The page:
staying the course, staying alive – coastal first nations

Download Staying the Course, Staying Alive – Coastal First Nations

Post on 10-Feb-2017

213 views

Category:

Documents

0 download

Embed Size (px)

TRANSCRIPT

  • Staying the Course, Staying Alive

    coastal first nations fundamental truths: biodiversity, stewardship and sustainability

    d e c e m b e r 2 0 0 9

    Compiled by Frank Brown and Y. Kathy Brown

  • Staying the Course, Staying Alive

    coastal first nations fundamental truths: biodiversity, stewardship and sustainability

    d e c e m b e r 2 0 0 9

    Compiled by Frank Brown and Y. Kathy Brown

  • Published by Biodiversity BC 2009

    ISBN 978-0-9809745-5-3

    This report is available both in printed form and online at www.biodiversitybc.org

    Suggested Citation: Brown, F. and Y.K. Brown (compilers). 2009. Staying the Course, Staying Alive Coastal First Nations Fundamental Truths: Biodiversity, Stewardship and Sustainability. Biodiversity BC. Victoria, BC. 82 pp. Available at www.biodiversitybc.org

    cover photos: Ian McAllister (kelp beds); Frank Brown (Frank Brown); Ian McAllister (petroglyph); Ian McAllister (fishers); Candace Curr (canoe); Ian McAllister (kermode); Nancy Atleo (screened photo of canoers).

    title and copyright page photo: Shirl Hall section banner photos: Shirl Hall (pages iii, v, 1, 5, 11, 73); Nancy Atleo (page vii); Candace Curr (page xiii).

    design: Arifin Graham, Alaris Design

    printing: Bluefire Creative

    The stories and cultural practices among the Coastal First Nations are proprietary, as they belong to distinct families and tribes; therefore what is shared is done through direct family and tribal connections.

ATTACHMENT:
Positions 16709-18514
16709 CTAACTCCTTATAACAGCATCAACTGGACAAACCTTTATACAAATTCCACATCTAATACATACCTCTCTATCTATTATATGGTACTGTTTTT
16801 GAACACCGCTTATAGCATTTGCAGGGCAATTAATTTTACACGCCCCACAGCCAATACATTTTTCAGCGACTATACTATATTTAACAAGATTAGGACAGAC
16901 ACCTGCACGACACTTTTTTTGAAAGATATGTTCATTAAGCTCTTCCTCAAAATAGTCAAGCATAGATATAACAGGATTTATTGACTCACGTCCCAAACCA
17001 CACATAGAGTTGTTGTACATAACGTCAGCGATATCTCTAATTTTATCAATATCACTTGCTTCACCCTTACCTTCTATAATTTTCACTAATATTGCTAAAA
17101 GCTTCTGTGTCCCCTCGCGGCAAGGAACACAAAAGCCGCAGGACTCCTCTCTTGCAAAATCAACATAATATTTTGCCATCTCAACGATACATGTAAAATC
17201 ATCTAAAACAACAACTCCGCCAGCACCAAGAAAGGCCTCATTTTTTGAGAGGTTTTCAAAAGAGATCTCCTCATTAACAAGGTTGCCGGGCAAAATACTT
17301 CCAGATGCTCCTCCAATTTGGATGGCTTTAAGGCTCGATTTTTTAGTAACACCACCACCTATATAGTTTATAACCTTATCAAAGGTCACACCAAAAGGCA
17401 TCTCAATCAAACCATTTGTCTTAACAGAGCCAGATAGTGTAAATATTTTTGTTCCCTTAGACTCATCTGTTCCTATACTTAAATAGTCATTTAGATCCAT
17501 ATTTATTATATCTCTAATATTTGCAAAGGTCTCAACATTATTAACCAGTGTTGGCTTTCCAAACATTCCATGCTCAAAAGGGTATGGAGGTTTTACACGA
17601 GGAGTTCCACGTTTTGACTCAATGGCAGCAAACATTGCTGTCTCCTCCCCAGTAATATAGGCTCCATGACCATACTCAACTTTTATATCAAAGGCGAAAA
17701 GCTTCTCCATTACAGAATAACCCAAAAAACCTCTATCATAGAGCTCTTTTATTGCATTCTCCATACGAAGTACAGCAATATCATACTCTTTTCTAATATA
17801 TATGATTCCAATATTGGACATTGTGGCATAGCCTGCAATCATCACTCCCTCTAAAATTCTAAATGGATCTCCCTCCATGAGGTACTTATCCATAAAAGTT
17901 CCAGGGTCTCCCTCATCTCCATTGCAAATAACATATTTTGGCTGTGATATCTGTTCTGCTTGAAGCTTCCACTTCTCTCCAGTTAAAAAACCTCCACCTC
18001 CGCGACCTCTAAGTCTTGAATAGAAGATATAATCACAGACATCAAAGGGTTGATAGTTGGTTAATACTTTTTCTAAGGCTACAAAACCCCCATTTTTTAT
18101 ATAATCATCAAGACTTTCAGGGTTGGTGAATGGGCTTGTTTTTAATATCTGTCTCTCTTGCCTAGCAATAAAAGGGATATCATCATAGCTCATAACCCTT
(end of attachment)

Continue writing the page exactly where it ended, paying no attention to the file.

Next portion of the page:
• Table of ContentsForeword v

    Preface vii

    Acknowledgements xi

    Executive Summary xiii

    1. Introduction:WhyandHowWePreparedThisBook 1

    2. TheOriginsofCoastalFirstNationsTruths 5

    3. FundamentalTruths 11

    Fundamental Truth 1: Creation 12Fundamental Truth 2: Connection to Nature 22Fundamental Truth 3: Respect 30Fundamental Truth 4: Knowledge 36Fundamental Truth 5: Stewardship 42Fundamental Truth 6: Sharing 52Fundamental Truth 7: Adapting to Change 66

    4. ComingofAgeandMakingItRight:OurMoralandEthicalResponsibility 73

    5. Appendices 75

    References and Further Reading 82

  • Foreword

    Biodiversity and stewardship are important subjects to understand in helping us meet our responsibil-ity to achieve long-term sustainability of not only first nations but also the planet as a whole. Staying the Course, Staying Alive Coastal First Nations Fundamental Truths: Biodiversity, Stewardship and Sustainability is an excellent example of the combined efforts of western science and traditional ecological

    knowledge. As 2010 is the International Year of Biodiversity, the Coastal First Nations fundamental truth state-

    ment that this book presents is a unique and timely insight into the proven effective sustainability practices of

    some of the most complex maritime Indigenous societies on the planet. The core values of Coastal First Nations

    can also inform the current thinking and policy development for the mitigation of the impacts of climate change.

    The truths articulated in this book echo the teaching of the Nuu-chah-nulth people where I originate,